Cat Bauer wearing eVe T-shirt: Words are not enough
Alberto invited me to a party yesterday evening during the film festival at the Terrazza Mediterranea overlooking the sea to promote his latest good cause: The eVe Project: Words are not enough, whose mission is to help women who have experienced a form of violence. Al Duca d'Aosta has created some very cool T-shirts and hats with the eVe logo, which you can buy during the film festival at Terrazza Mediterranea, which is directly across from the Palazzo del Casinò on the Lido. All the proceeds go to support The eVe Project. So, if you are at the Venice Film Festival, please stop by and support the very fine cause.

Ciao from the Venice Film Festival,
Cat Bauer
Venetian Cat- The Venice Blog

Thursday, August 31, 2017

The Movie that Everyone is Raving About: THE SHAPE OF WATER at the Venice Film Festival

The Shape of Water
(Venice, Italy) I love romantic fairy tales, and I always dream that I can breathe underwater. So I wasn't sure if anyone else would love The Shape of Water as much as I did until the industry audience broke into wild applause here in Venice this morning. Mexican director Guillermo Del Toro has captured a spark of the divine. It is a masterpiece.

I had never seen a Guillermo Del Toro film before, so I didn't know what to expect. What kind of fantastic mind imagines a plot like this: Elisa, a mute cleaner at a U.S. government aerospace facility falls in love with a captive watery Creature, a merman, during the Cold War.

Sally Hawkins & Guillermo Del Toro - Venice Film Festival
At the press conference, I fell immediately in love with Guillermo Del Toro, too, when he said that choosing fear over love is a disaster. "The Beatles and Jesus both can't be wrong, and when they disagree, I go with the Beatles."

Del Toro has drawn out the purest, most creative aspects of everyone working on the film. It is a perfect unit, led by Sally Hawkins' silent, sublime performance, and enriched by Alexandre Desplat's musical score. All the actors -- Michael Shannon, Richard Jenkins, Doug Jones, Michael Stuhlbarg, Octavia Spencer -- are in top form as they bring the screenplay by Del Toro and Vanessa Taylor organically to life. The costumes by Luis Sequeira and production design by Paul Denham Austerberry are magical, captured by Dan Lausten's ethereal cinematography.

Venice has earned the reputation as an "Oscar Launch Pad," which The Shape of Water is certain to enforce. Guillermo Del Toro has created a timely gift for humanity. 

Sally Hawkins
Here are some rave reviews, which also describe the story:

From The Daily Beast:
A majestic 1960s movie palace, glistening in the rain. A derelict apartment awash in antiquity. A mute woman (Sally Hawkins, lovely as always) and her elderly gay caretaker (Richard Jenkins, ditto) parked in front of the tube. The Shape of Water casts a spell over its audience from its opening moments and holds you in its thrall long after the credits have rolled.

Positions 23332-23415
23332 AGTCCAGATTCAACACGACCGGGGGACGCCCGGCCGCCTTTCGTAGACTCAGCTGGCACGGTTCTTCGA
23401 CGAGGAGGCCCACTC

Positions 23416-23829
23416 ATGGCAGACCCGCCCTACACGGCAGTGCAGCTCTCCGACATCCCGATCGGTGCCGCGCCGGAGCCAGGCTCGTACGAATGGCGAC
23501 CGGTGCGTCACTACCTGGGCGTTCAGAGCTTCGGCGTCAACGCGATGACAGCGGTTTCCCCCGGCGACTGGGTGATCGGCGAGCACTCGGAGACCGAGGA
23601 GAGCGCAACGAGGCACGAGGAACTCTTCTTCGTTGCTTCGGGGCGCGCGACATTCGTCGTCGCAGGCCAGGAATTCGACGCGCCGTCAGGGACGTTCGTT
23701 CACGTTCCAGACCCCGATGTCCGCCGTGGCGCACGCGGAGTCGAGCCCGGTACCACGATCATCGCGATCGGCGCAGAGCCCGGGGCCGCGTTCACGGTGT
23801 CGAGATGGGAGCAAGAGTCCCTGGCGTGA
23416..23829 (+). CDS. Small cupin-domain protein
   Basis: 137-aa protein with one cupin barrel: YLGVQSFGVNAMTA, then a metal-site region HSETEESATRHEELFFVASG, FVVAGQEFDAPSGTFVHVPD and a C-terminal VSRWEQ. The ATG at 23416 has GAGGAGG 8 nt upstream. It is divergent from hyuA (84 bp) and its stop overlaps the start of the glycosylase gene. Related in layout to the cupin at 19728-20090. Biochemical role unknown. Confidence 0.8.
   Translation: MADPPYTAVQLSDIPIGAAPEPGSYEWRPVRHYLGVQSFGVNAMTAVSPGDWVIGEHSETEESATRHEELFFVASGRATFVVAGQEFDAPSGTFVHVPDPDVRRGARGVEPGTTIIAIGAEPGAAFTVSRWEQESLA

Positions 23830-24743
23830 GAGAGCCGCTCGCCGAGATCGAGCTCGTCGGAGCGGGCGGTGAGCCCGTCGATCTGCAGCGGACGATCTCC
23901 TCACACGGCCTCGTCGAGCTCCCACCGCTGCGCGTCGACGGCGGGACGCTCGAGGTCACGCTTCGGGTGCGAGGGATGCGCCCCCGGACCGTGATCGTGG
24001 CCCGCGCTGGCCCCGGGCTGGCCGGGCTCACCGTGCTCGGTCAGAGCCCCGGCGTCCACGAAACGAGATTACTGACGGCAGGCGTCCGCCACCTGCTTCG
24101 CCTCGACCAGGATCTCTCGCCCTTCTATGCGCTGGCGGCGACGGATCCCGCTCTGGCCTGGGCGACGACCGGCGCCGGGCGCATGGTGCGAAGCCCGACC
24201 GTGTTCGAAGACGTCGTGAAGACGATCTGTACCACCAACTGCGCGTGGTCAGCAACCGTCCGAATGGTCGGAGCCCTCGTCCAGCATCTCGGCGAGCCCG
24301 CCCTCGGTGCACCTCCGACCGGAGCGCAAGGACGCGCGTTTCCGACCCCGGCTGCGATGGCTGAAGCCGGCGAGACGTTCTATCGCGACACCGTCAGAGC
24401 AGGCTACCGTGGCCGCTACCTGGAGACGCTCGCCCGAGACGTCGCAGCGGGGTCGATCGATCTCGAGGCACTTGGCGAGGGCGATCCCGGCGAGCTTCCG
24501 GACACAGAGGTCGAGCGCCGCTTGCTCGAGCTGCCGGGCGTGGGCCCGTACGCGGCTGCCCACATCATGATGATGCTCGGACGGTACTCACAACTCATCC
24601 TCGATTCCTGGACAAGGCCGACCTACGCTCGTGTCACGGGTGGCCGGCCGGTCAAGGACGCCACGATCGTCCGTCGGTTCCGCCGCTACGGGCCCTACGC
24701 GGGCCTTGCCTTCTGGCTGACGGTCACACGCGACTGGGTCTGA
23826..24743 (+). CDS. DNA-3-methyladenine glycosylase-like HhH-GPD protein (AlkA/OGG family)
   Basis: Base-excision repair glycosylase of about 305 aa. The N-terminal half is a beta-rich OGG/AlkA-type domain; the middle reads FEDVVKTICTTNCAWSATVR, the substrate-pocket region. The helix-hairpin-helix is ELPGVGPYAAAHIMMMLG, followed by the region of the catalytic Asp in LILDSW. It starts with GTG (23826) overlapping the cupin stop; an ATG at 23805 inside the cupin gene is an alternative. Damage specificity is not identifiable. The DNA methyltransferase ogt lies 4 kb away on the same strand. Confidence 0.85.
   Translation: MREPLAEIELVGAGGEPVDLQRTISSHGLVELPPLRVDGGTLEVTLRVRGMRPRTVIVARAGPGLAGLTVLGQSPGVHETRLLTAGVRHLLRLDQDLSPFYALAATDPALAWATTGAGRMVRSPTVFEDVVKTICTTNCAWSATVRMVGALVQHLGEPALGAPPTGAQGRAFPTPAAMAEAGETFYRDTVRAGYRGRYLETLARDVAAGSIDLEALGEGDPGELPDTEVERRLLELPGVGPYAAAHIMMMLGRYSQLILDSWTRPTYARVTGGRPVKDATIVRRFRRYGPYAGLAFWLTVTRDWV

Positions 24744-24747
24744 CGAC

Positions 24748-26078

From The Hollywood Reporter:
Guillermo del Toro delivers pure enchantment with The Shape of Water. A dark-edged fairy tale as lovingly steeped in vintage movie magic as it is in hypnotic water imagery, this captivating creature feature marries a portrait of morally corrupt early-1960s America with an outsider tale of love and friendship molded by a master storyteller.

Centered on an exquisite performance from Sally Hawkins that conveys both delicacy and strength, this is a visually and emotionally ravishing fantasy that should find a welcome embrace from audiences starved for imaginative escape.
Sally Hawkin & Octavia Spencer
From Variety:
A ravishing, eccentric auteur’s imagining, spilling artistry, empathy and sensuality from every open pore, it also offers more straight-up movie for your money than just about any Hollywood studio offering this year. This decidedly adult fairytale, about a forlorn, mute cleaning lady and the uncanny merman who save each other’s lives in very different ways, careers wildly from mad-scientist B-movie to heart-thumping Cold War noir to ecstatic, wings-on-heels musical, keeping an unexpectedly classical love story afloat with every dizzy genre turn.
Lit from within by a heart-clutching silent star turn from Sally Hawkins, lent dialogue by one of Alexandre Desplat’s most abundantly swirling scores, this is incontestably Del Toro’s most rewarding, richly realized film — or movie, for that matter — since 2006’s “Pan’s Labyrinth.”
 From IndieWire:
At one unexpected moment in Guillermo del Toro’s virtuosic new film, the characters break into a song. The lights dim, the colors drain to black and white and Sally Hawkins’ otherwise mute Elisa takes Doug Jones’ unnamed creature by the hand, and the two begin hoofing old Hollywood style in a “Top Hat” reminiscent musical number set to the old standard “You’ll Never Know (Just How Much I Love You).” It’s just one more magical moment in a film full of them, another reminder that not only is “The Shape of Water” one of del Toro’s most stunningly successful works, it’s also a powerful vision of a creative master feeling totally, joyously free.